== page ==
Recent research shows that 52 percent of women believe true generosity is always a response to Christ’s love, but only nine percent say hospitality is the expression of generosity they practice the most. In this article, Maria Goff helps us understand why hospitality is so important and really just another word for love.
By Maria Goff
There’s a tradition around our house. It’s been in place for a while now. We serve dinner on paper plates. Actually, we usually just do this when we don’t want to do the dishes.
When we do, someone will get the “star plate.” That’s the plate that has a small star drawn on the bottom of it. We shuffle the plates like a deck of cards so no one knows who’s getting the star plate. Getting this plate is a big deal, because whoever ends up with it gets to pick what we have for dessert. It’s really nothing other than getting to choose between a scoop of ice cream or a handful of grapes. But for the one who gets to choose, they’re given the ultimate power and everyone knows it. It’s all done in fun, but you should hear the paper plate trash talk before we discover who got the plate. What we like the most is that in the end, everyone wins.
Practicing hospitality right where we are with the people we love is always a good place to start giving away our love. Especially when we use what we have and do with it what we can. Whether we use paper plates or fancy china, no one really cares what the place settings look like if a person is sitting where they’re loved. It’s a reminder to me that we buy the plates, but love sets the table.
I have a friend whose favorite word is with. I bet that’s one of God’s favorite words too. I can see why. God wanted to be with us, so He sent Jesus. He even named Him Immanuel, God with us, so that we would know He meant it. When Jesus left for heaven, He told His friends the Holy Spirit would be with them.
With. With. With.
The Bible is like a manual in that way, teaching us how to be with each other in the same way Jesus was with us: fully, completely, and sacrificially.
The concept of being with one another is both easy and difficult. At our core, I think we all want to be with the ones we love, in the same way Jesus was with His people. There are more than a few ways we do this, but hospitality is one that resonates best with me. The very nature of hospitality finds its footing in love.
Many of us put a lot of pressure on ourselves to be hospitable, but that pressure doesn’t really belong — it’s inconsistent with the goal. The world sets high standards, but in God’s economy perfect hospitality is synonymous with tremendous love.
I have the same insecurities we all have. Maybe even more. Inviting people in isn’t always easy for me. One time when my kids were young, we hosted the ambassador of a country in our home. When we heard he accepted our invitation, I was terrified. The ambassador and his family would be traveling to San Diego to see us, and they would be arriving in two weeks. I was honored they were coming, but our home was still a work in progress. My mind was spinning. I calculated whether there would be enough time to remodel the kitchen, lay down sod, grow a few new trees, paint the house, and repave the driveway. Perhaps. We didn’t have much time. I imagined them pulling up in a black limousine adorned with little flags above the headlights.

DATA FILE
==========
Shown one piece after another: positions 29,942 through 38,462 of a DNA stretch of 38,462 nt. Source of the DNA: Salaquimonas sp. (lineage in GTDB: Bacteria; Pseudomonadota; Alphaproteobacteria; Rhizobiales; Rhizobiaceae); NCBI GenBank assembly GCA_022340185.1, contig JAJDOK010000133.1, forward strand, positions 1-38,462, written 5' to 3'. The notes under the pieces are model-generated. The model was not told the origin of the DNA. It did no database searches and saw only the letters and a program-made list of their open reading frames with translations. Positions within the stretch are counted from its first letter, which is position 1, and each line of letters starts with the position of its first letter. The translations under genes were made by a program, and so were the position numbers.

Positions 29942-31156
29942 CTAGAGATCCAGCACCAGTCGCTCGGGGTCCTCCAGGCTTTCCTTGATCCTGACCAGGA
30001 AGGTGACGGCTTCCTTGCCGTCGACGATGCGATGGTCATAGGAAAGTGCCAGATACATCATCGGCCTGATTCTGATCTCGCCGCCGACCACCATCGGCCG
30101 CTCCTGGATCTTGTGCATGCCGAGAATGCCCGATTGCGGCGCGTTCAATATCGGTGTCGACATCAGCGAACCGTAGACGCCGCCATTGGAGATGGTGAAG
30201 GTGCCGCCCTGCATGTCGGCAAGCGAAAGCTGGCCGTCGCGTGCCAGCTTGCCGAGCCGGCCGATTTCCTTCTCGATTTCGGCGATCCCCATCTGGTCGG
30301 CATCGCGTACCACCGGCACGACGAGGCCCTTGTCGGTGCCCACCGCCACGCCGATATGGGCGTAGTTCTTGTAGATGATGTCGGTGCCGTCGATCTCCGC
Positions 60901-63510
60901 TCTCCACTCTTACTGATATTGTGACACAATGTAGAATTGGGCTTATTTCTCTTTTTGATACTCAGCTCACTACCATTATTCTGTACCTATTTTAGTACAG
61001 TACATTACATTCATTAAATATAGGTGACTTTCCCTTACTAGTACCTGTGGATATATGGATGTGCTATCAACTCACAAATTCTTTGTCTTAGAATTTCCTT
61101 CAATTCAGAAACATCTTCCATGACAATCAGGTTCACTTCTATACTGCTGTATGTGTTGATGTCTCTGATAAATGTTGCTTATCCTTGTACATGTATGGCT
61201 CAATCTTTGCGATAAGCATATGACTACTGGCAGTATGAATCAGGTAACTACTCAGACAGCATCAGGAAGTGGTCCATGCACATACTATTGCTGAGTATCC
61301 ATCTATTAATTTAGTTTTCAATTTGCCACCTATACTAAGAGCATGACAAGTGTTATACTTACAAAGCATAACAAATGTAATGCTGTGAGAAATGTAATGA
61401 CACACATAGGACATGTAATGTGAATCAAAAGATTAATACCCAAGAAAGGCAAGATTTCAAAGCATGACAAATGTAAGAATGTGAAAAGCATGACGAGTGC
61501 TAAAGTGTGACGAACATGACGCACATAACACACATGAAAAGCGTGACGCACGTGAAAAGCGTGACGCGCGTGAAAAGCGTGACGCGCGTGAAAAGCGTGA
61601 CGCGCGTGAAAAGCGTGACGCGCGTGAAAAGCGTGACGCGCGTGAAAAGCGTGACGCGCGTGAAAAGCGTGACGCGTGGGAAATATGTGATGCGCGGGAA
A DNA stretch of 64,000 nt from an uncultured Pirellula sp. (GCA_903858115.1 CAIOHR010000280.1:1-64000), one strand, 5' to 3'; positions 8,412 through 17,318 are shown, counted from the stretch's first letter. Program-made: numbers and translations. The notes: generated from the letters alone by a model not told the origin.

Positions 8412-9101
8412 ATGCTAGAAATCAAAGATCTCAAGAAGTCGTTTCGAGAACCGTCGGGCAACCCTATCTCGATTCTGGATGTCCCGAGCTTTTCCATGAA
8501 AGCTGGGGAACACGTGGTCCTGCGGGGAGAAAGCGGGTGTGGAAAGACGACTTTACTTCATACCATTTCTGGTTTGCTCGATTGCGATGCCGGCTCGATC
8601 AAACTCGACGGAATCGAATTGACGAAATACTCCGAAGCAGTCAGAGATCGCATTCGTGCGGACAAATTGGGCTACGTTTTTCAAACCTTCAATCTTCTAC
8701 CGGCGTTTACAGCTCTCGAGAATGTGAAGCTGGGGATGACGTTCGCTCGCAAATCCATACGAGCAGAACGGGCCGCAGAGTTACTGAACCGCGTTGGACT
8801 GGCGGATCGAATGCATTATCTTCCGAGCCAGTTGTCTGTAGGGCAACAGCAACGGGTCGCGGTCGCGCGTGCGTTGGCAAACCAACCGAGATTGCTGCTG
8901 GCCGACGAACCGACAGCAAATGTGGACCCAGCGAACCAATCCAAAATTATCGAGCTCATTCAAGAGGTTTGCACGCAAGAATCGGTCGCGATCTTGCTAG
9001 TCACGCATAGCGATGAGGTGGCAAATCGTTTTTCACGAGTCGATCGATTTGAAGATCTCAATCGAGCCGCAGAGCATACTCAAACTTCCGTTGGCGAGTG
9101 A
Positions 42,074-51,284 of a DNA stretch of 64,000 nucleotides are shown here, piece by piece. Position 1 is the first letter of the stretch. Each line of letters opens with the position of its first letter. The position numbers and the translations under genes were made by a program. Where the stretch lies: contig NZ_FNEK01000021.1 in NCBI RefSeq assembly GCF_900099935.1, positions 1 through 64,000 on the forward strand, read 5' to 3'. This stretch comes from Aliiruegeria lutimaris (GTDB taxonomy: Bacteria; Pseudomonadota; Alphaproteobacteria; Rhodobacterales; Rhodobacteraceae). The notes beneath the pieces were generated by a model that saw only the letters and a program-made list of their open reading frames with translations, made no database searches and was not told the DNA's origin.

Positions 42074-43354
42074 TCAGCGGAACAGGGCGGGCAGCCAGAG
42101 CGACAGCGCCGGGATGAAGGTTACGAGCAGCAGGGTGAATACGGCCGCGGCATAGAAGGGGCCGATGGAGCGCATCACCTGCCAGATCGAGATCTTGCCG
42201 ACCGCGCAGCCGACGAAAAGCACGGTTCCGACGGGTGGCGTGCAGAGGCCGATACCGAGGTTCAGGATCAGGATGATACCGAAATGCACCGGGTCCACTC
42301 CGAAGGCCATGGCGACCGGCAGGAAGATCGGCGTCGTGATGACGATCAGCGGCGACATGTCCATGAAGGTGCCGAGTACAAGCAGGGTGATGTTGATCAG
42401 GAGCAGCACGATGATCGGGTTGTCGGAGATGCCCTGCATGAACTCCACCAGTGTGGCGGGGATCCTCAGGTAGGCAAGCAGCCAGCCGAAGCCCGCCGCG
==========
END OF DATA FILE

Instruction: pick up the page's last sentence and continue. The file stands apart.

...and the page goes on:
I wondered if we would need to provide security.
Would they have guns? Would we need guns? I wasn’t sure.
On top of thinking I needed to make the house perfect and their lives safe, I thought I’d better learn to cook something gourmet.
I wondered and worried about all of this for days. All the time, my insecurity level approached code red. Nothing in life had prepared me for this. I didn’t have the proper training, prior experience, a butler, or a chef. All our family had was ourselves, a stack of paper plates, and a modest home. All we could really offer was our friendship and love. Deep down, I knew it would be enough.
Sometime later, the ambassador and his family pulled into the driveway in a rented minivan. They looked like a family on vacation from Ohio. As it turns out, our guests weren’t expecting us to be anything other than what we were when we first met. No one would have eaten any of the fancy food I thought I was supposed to prepare, and pizza was at the top of everyone’s favorite food list. Who knew? When we’re ourselves, it gives others the freedom to be who they are too.
After dinner, our kids got out a bag of balloons, inflated them, and decorated the ambassador’s seven-year-old son from head to toe. When they finished, they twisted even more balloons into the shape of a crown, a shield, and a sword. The look of delight on this young boy’s face was priceless. I think the world needs more people covered in balloons. Love and laughter heals our souls and warms our hearts no matter who or where you are.
All of this was a good reminder to me that inviting people into our lives doesn’t start with worry and stress. It starts with a desire for connection. Hospitality is always a matter of the heart; it’s not the condition of our home.
Excerpted from Love Lives Here by Maria Goff. Used with permission from B&H.